In a season perhaps best known for its fashion, today’s article will help you understand why the foods of fall could and should be irreplaceable components of a healthy, dynamic diet.
Seasonal produce shopping is as relevant today as it’s ever been, and I’m going to teach you how to make the most of it in the months ahead.
But this won’t be an article full of standard suggestions, I’m going to try to teach you something unique or unexpected about each of my four selections.
Above and beyond touching on their nutritional value, I’m going to emphasize efficiency and enjoyment with today’s superfood picks and offer you a fun, easy way to bring each of them into your life this season.
With that said, let’s fall into the good stuff.
My Top 4 Seasonal Superfoods
Variety in your fruit and vegetable intake is probably the most underrated aspect of good long-term health, after going through today’s selections you will absolutely understand why.
There are a lot of different ways to look at pumpkin.
On a nutritional level, it is very similar to sweet potato and butternut squash being an orange starchy vegetable that is high in potassium, fiber and Vitamin A while being suitable as a vibrant starchy base for any meal.
But pumpkin also has unique advantages over its other orange counterparts.
First, pumpkin is much higher in the antioxidant compounds lutein & zeaxanthin.
Second, if you buy pumpkin whole you can also roast the seeds which are superfoods in their own right, being an exceptional source of magnesium - a nutrient many people don’t get enough of.
If working with a whole pumpkin doesn’t appeal to you, then perhaps my canned pumpkin challenge will.
Canned Pumpkin Challenge
If you’ve never worked with pumpkin in any capacity before, this challenge is for you.
Fall is chili season, so why not pump up the flavor with canned pumpkin?
My 5 Ingredient Pumpkin Chili
- 1 can pumpkin puree
- 1 can black beans, low sodium
- 1 pack ( ~300-400 grams) ground beef, turkey, or chicken ( vegans may use ground beef alternative)
- 1 onion, chopped
- 1-2 tbsp of olive oil + 1-2 tbsp of your favorite spices ( chili powder works great)
Sauteed together in a pan, medium-high heat 10-15 minutes.
The recipe above is suitable for any kitchen novice and may open the door to more adventurous use of pumpkin in the future – I hope you give it a shot!
2. Brussels Sprouts
Brussels Sprouts are powerhouse vegetables in the same way that other cruciferous veggies like broccoli are.
They are high in fiber, various vitamins and minerals as well as unique compounds called plant sterols. But I know you are also probably thinking – what could possibly be fun about Brussels sprouts?
I do have one piece of advice to offer in that regard, and it’s an easy one that a TON of my clients overlook.
They taste WAY better halved.
It really is that simple.
If you are someone who has generally cooked or consumed Brussel’s sprouts whole, take that extra 5-10 minutes and halve them before cooking – it drastically changes their taste and mouth feel while increasing the surface area for spices and oils to do their job.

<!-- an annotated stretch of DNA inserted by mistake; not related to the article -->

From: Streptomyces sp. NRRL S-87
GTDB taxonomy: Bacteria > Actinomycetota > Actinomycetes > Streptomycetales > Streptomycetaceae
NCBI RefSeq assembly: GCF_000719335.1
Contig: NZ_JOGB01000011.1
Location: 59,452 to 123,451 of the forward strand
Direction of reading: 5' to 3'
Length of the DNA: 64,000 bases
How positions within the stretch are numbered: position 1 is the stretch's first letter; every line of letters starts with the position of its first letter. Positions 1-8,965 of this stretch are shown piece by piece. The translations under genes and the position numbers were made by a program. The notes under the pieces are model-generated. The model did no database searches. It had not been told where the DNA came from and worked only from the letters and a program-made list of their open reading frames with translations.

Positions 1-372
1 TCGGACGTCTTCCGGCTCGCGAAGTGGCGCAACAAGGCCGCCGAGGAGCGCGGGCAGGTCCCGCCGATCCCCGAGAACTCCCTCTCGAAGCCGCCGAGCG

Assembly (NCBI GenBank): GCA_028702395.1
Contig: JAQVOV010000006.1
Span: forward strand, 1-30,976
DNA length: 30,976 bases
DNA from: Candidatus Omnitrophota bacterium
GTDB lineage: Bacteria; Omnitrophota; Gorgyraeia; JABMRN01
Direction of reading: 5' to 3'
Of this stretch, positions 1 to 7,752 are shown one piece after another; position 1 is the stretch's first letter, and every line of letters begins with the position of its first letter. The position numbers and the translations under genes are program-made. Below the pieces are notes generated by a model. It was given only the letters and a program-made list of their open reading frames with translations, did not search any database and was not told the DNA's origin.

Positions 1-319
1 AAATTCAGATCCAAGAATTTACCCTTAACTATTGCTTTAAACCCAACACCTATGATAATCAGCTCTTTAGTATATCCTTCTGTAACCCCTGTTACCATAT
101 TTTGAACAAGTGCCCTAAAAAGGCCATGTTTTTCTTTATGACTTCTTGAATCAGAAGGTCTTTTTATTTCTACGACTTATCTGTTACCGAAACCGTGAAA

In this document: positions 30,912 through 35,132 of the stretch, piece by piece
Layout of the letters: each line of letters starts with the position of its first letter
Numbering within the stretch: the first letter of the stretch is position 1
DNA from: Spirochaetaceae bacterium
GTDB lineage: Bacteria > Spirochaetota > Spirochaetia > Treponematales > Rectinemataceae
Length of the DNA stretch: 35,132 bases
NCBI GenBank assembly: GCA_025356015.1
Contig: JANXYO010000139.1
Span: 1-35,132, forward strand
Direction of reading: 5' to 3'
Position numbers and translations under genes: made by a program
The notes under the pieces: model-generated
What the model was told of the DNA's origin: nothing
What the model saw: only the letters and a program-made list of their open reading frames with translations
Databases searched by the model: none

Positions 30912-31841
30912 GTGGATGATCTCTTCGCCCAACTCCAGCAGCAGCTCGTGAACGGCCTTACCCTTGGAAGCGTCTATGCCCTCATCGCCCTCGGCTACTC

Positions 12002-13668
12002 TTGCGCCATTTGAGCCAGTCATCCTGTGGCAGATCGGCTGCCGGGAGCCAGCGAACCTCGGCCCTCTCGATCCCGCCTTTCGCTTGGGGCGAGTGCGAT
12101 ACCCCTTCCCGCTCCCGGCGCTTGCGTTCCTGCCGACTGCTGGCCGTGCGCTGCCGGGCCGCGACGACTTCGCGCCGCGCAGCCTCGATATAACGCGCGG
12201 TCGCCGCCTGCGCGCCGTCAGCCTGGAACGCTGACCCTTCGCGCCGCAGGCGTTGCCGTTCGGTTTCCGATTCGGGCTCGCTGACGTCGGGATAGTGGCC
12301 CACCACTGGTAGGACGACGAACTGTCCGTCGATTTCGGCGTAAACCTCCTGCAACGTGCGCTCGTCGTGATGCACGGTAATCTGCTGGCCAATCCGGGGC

From there, I recommend air frying or roasting them with olive oil and lemon pepper seasoning.
Cut them in half, double your enjoyment – that’s my philosophy when it comes to sprouts.
Cranberry is another seasonal fall superfood that is very unique nutritionally.
Yes it contains good amounts of fiber and vitamin C like other fruits do, but it also happens to be among a relatively small group of foods that are high in what are known as flavonoids – specifically anthocyanins.
Anthocyanins are an antioxidant compound with unique benefits, and one way to tap into those benefits is to make the most of your cranberry intake.
As with today's other superfood selections, I’m going to give you a unique suggestion on how to use them.
Frozen cranberries can be purchased in the freezer section of most retailers, and while you can absolutely use them in smoothies or other similar creations – I’m actually going to recommend pouring them into a bowl and enjoying them as a healthy post-dinner dessert.
Most people look at frozen fruit as blender fodder, but I regularly enjoy my frozen fruit slightly thawed right out of the freezer bag because it makes for a very unique and enjoyable experience.
I bet if you try it once, it won’t be the last time.
Artichoke is available jarred and canned for those who can’t be bothered to work with them whole – while that’s no slight, I’m one of those people.
If you are using artichoke in this way, pan or air frying them with olive oil and your favorite seasoning blend is your path of least resistance approach to having them ready to eat in no time.
The real punch line here though is that Artichoke is a legitimate superfood because it offers several unique nutritional advantages.
Very high in folate - Which is an extra relevant consideration for women.
Unique prebiotic fiber - Artichoke is one of very few foods that are exceptionally high in a special type of dietary fiber that acts as food for your healthy gut bacteria, stimulating their growth and improving the state of your gut microbiome.
Also contains soluble fiber – Since artichoke is generally a high fiber food, it contains multiple types of fiber including soluble fiber.
All vegetables are good for you, but artichoke has unique characteristics that really make it stand out.
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